“There’s a point where you take things for granted [when you’re younger],” Doe said. “And that goes for the feeling that we have with the people that have donated to GoFundMe and the kind of comments that they’ve left. What people have said about Billy, it really tugs at your heart. You realize that this person could have given $20 and not said anything but you felt compelled to say that our music has meant something to them for 30-something years. Billy’s going to do six-week treatments and it’s all localized. Evidently the success rate is fairly high for this kind of thing.”

XTheBand_073115CLong a critic’s darling, most casual music fans might best know X for its heavy metal-like 1984 cover of “Wild Thing” that was later re-released as the lead single of the soundtrack to the 1989 film Major League. That said, Doe hopes to educate music fans about those early years of the Southern California punk scene and X’s role via a book he’s working on called Under the Big Black Sun (which is also the name of a 1982 X album) slated for release in fall 2016. In it, Doe, along with guest writers including Jane Wiedlin of The Go-Go’s, and Henry Rollins, will contribute chapters giving their perspective of what was going on in Los Angeles at the time and what they thought was going on around them. Throughout it all, Doe is dutifully proud of his band’s legacy. (To read about John Doe’s favorite X songs, click here.)

“At this point, I know what we’ve done. We’ve stuck it out and made some really great songs and four good records. We brought rockabilly to the punk rock world and Exene and I singing together is unlike any other duo. It’s really good. You take those three good things and that’s more than enough.”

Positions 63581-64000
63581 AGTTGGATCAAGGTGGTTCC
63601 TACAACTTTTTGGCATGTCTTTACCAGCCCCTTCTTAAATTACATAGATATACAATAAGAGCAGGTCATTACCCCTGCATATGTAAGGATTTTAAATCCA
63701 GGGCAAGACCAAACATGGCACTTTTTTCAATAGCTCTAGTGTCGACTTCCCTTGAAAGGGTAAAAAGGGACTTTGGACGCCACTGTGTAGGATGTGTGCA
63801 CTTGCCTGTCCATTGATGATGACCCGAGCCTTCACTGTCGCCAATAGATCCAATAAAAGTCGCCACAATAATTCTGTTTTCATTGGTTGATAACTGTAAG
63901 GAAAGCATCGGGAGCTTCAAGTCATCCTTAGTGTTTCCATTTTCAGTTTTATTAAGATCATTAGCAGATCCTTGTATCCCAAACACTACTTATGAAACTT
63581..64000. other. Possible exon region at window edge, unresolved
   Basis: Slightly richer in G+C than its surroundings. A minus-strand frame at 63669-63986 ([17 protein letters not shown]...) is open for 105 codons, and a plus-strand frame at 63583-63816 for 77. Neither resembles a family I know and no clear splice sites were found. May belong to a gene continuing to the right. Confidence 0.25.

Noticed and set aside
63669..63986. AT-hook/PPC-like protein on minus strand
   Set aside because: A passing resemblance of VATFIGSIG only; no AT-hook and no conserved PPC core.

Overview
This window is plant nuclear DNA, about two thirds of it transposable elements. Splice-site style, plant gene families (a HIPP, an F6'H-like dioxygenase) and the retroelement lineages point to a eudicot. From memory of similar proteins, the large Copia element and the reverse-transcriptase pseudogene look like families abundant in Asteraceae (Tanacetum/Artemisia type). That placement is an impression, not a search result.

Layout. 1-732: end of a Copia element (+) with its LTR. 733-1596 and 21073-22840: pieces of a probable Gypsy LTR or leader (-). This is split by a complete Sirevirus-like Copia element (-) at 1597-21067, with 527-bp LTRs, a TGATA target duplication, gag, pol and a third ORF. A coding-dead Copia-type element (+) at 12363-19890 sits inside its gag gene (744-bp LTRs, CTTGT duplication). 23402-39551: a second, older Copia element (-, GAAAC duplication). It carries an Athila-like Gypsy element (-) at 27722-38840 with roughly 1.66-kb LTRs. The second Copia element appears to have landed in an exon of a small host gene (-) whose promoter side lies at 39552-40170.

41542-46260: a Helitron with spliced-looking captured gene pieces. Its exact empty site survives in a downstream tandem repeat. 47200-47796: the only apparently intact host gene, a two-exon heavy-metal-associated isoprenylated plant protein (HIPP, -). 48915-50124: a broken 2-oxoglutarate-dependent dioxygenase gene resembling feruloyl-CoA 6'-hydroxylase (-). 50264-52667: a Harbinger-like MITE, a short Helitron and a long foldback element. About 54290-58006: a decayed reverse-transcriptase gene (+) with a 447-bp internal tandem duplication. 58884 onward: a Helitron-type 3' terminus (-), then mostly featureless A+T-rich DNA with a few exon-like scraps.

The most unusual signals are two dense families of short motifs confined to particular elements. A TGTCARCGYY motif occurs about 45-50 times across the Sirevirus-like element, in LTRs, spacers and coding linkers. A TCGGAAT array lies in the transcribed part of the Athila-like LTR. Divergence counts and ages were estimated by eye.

X will be appearing on Aug. 1 through 3 at The City Winery,
155 Varick St., NYC. For more information, call 212-608-0555
or visit www.citywinery.com.

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Dave Gil de Rubio
In addition to being editor of Massapequa Observer and Hicksville News, Dave Gil de Rubio is a regular contributor to Long Island Weekly, specializing in music and sports features. He has won several awards for writing from Press Club of Long Island (PCLI).


  1. rank Gargani Whatever label put on X, they are one of the very best American Bands ever. Their music and lyrics are iconic – timeless and more appropriate today than when they were written. True visionaries – THE WORLD’S A MESS IT’S IN MY KISS! to name just one of their songs says so much in a few minutes. Their version of SOUL KITCHEN is totally rad, dope, bitchen.

  2. “We’ve stuck it out and made some really great songs and four good records.”

    what a crock… they made 5 GREAT records (1st 4 + see how we are) and 4 good records. the Xmas single is ‘questionable’ 🙂

  3. Not only are they one of the best American bands ever…..they are great people too! I’ve had the pleasure of meeting and talking to them many times in the 34 years I’ve seen them play live. Good people! Oh yeah….and they kick ass !